We need to remember humanity, both that of ourselves and the others around us.  We need to remember that, no matter how much we may dislike someone, they have a mother who gave birth to them, dreams and aspirations that lead them, fears and worries that tie them down.  We need to remember our race, heritage, and value, and we need to reclaim these things.  That’s the entire goal, according to Plotinus, because once we do that we remember who we are, and we remember to work with each other instead of against each other.  Once we awaken to what the world outside our little bubbles can be like, once we get our freedom out of the bind we’ve put it in, only then can we really be free to start working in and on the world, making ours better, and thereby making the shared world we all have better.

I’m adopting that set of lyrics above as a personal litany, a reminder that the world is not perfect and this shows how.  This is a display of the symptoms, not the causes; it’s up to me to figure out what causes underlie why the world sucks and how I can fix the ones I can tackle.  That’s not just my job: that’s the role of any magician.  Hell, that’s the role of any human being.  This is our Job.

Get to Work.

Apropos Perfection

So, it’s not apparent to many, but I’ve got a goth streak in me.  If I had the money and the social skill back in middle and high school, you’d’ve seen me dressed in fishnets, spikes, and whatever dregs of the goth subculture was filtering down through Hot Topic down to teens about ten years ago.  Now that I’m halfway done with my student loans and will be free of obligation to pretty much anyone, I might actually explore more of that side of me, fashion and otherwise.  It’s on my todo list to take a walk through my dark side in contemplation before too long; I might just tack this onto my ever-growing list of NY NY tasks.  Also, I’m considering an industrial piercing in my right ear and a transverse lobe piercing in my left, and this is from the guy without any body modifications whatsoever.

Anyway, I recently got hooked on more industrial and EBM-styles of music again, and I just discovered Aesthetic Perfection.  Besides having the most awesome style ever, this song has very strong parallels to my current practice.  Talk about reclaiming one’s race, heritage, and value as a human being.

One day, I pray, I’ll be a human being; stay with me, and have faith that I can change for the world.  It almost sounds like something I could tack onto my nightly Headless Rite practice.

“Never revel in recovery mode”

One of my favorite songs of all time is “Not that Big” by Temposhark featuring Imogen Heap, specifically the Metronomy mix.

I was first acquainted with it a few years ago when I was in my first real relationship, which had its definite high and abysmal points.  It brings up a good number of memories; rather, it has a lot of memories, feelings, thoughts, and sensations that it picked up as I listened to it back then.  I’m sure everyone knows the feeling of a particular song associated with a stage or part of their life, and I’m the same way.  Some songs are associated with happy times, others with sad times, and others with really important or pivotal stages in my life that really got me to where I am today.

One specific memory that this song brings up is walking past the front of one of the major academic/administrative buildings at my college (before they went and had another delayed construction project nearby, so there was still a massive parking lot in front of the building across the road and the sidewalk was a ribbon of asphalt).  It was at night, probably sometime in the late winter or early spring since I was dressed a little warmly.  The streetlamps were shining, giving everything up the hill where the building sat a dull underglow and everything below in the parking lot a bright orange glare.  The stars were out, and not many people were, so it was probably a weeknight and around 11 or something.  I remember walking past the building listening to this song on my third-gen iPod (before Apple got all touchscreeny) and not much else save for the distant hums of cars driving a few blocks away towards the town’s medical center and Main Street.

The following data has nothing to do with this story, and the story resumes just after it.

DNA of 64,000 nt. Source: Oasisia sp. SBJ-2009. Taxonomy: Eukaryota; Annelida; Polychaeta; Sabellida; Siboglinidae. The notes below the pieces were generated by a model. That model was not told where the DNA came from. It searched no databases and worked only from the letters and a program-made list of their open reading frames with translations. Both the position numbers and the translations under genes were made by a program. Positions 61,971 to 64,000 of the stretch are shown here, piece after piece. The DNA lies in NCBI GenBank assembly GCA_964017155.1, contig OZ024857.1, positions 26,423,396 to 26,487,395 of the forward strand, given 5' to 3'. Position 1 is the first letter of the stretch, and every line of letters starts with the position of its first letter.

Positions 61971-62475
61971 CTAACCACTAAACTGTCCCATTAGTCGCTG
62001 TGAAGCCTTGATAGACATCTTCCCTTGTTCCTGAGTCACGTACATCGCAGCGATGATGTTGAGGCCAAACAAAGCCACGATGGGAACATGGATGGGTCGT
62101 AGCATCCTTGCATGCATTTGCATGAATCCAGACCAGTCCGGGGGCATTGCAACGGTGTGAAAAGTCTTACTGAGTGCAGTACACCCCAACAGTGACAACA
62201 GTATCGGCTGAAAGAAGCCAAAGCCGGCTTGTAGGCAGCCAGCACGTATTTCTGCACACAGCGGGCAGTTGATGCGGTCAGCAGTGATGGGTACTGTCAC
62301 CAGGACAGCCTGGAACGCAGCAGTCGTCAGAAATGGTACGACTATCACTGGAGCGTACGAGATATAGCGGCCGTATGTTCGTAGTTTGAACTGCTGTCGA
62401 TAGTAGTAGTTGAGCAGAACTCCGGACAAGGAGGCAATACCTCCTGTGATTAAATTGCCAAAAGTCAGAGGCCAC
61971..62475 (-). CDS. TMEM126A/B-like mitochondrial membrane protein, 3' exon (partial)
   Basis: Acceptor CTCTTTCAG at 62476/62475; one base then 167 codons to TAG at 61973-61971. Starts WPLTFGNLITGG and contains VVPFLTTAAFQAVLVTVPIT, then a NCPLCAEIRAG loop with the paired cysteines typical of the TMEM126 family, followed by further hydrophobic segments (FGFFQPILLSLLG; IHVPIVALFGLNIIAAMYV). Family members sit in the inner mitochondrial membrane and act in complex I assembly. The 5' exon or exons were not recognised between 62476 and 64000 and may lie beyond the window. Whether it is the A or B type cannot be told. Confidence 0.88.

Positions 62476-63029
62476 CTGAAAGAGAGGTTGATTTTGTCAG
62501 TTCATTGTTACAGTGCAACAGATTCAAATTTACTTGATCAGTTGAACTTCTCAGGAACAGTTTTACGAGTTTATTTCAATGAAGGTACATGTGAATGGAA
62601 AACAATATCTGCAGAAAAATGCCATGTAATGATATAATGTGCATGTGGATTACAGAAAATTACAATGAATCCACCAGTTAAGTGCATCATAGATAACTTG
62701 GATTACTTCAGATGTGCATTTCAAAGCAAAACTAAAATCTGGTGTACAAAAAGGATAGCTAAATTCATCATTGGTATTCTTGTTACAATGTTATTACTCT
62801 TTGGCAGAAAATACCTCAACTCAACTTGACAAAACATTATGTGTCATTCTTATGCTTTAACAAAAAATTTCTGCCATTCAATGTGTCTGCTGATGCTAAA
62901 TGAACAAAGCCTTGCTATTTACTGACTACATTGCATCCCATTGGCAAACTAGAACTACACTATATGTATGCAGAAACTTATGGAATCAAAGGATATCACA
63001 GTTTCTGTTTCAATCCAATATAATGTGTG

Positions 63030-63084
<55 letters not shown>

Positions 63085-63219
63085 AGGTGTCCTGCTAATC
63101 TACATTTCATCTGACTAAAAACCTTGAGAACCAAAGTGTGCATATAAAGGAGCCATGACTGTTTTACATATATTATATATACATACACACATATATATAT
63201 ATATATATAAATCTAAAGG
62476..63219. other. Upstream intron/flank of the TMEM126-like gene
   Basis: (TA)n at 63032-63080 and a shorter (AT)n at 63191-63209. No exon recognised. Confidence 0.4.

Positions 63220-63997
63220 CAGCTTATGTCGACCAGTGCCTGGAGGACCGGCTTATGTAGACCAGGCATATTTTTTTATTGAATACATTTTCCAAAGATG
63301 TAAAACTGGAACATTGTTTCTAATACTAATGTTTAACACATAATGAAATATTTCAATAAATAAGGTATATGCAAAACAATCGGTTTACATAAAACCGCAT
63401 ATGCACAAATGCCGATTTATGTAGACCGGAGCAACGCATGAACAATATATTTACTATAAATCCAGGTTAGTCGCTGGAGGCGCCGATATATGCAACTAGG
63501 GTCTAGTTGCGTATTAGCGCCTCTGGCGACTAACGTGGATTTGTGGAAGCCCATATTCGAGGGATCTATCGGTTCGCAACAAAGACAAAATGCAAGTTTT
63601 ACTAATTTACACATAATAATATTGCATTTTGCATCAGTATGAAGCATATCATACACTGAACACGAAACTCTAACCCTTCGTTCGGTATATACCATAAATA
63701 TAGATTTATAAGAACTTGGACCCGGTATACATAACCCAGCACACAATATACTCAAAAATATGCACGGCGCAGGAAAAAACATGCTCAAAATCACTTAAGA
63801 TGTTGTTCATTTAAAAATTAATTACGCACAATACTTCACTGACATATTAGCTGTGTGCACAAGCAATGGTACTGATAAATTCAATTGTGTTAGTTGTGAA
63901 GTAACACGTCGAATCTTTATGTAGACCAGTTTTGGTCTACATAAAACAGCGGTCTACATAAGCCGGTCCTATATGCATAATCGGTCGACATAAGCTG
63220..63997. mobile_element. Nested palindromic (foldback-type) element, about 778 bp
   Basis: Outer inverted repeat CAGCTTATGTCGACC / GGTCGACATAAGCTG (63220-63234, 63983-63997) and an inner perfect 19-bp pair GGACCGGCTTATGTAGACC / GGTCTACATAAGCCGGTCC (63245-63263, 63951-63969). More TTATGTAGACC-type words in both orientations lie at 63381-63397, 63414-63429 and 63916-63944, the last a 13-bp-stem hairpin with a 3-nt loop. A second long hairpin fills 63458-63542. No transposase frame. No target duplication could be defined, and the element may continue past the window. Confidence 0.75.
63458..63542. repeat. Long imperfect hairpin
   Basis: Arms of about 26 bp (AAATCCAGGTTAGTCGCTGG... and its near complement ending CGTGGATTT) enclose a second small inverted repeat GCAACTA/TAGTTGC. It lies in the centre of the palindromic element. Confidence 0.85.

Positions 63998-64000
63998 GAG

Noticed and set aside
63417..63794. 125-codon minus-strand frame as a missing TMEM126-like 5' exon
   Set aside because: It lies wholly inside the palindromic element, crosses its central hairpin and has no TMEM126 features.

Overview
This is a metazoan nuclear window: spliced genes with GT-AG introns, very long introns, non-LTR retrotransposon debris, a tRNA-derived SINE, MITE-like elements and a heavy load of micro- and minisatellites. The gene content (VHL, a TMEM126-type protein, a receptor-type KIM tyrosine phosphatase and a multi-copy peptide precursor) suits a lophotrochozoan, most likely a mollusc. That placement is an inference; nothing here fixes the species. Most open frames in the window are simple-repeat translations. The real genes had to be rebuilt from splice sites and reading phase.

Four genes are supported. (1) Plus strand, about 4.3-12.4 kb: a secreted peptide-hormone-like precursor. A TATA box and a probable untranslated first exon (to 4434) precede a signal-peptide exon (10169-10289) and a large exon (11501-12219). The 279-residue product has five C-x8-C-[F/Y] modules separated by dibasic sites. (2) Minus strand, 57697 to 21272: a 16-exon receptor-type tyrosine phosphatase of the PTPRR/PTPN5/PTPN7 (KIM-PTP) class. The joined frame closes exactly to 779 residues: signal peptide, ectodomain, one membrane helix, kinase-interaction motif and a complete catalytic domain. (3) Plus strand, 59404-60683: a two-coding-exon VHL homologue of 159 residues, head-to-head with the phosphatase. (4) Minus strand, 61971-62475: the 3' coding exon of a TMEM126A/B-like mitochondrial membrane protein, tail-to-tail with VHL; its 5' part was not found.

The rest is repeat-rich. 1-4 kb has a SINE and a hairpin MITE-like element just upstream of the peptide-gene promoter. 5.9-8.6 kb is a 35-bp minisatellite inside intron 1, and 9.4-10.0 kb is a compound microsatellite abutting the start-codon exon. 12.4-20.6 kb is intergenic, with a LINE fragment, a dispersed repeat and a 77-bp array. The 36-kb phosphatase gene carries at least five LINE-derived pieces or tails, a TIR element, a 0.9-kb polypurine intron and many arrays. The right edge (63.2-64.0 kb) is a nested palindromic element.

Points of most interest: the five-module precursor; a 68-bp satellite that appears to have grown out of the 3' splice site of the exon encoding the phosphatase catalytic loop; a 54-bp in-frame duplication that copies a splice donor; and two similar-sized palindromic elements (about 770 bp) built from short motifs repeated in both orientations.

It was on that sidewalk that night that I was thinking about the relationship I was in with this one boy, who had also introduced me to the song.  Things were going mighty shittily, and I had started to make up my mind that it really wasn’t a great relationship to stay in.  We had already broken up once (with significant amounts of drama) then gotten back together (with yet more drama and much eye-rolling from all the people who knew what was going on).  There wasn’t much good in sticking around, and he was a good guy but it was doing much more against me than for me.  The song, I felt, was applicable.  Still is, in a lot of ways, so it’s taught me a fair lesson or two since I first listened to it.

For me at least, you can see how something as simple as a song can bring up a fair bit of memory and sensation.  Sometimes, especially when it’s from a pivotal or important part of my life, these memories can be completely immersive, with everything being reseen, reexperienced, and refelt.  Songs like this afford a pretty good opportunity to talk to yourself from the past and see what was going on, or what the hell you were thinking.  The more immserive the sensations from the song are, the better, and it’s easy to see why.

Being able to visualize clearly and really put yourself back in that spot helps you relive that time and experience what was going on, from the chilled breeze on your face to the stress in your heart.  With that experience, you can put yourself back into the timeline of things and know what’s happened and what is going to happen, something not afforded you at that point in time unless you’re mad prophetic.  With that sort of “foreknowledge” at the time, and a bit of detachment, you can really see a little clearly in what was going to happen and what should have happened with a bit more thinking or planning.  With a bit of detachment, knowing that this is really only a memory, you can analyze what was going on and what was going wrong, and give yourself a chance at consoling yourself meaningfully.  It can kinda be a means of healing or lesson-learning for events or situations that weren’t great, and it can be a powerful tool when used as a kind of pathworking or scrying during meditation.  (I realize that better situations in life don’t have as much negativity associated with them, but I’m sure things could always be reigned in or learned from again).

Besides, as the song says, “I’m gonna pick myself up and put myself together, never revel in recovery mode”.  Life, as it always has and always will, goes on.  Move on.  You’ve lived that, and now it’s time to live this.  Pick up any stray pieces, put back together any broken ones, and get to Work.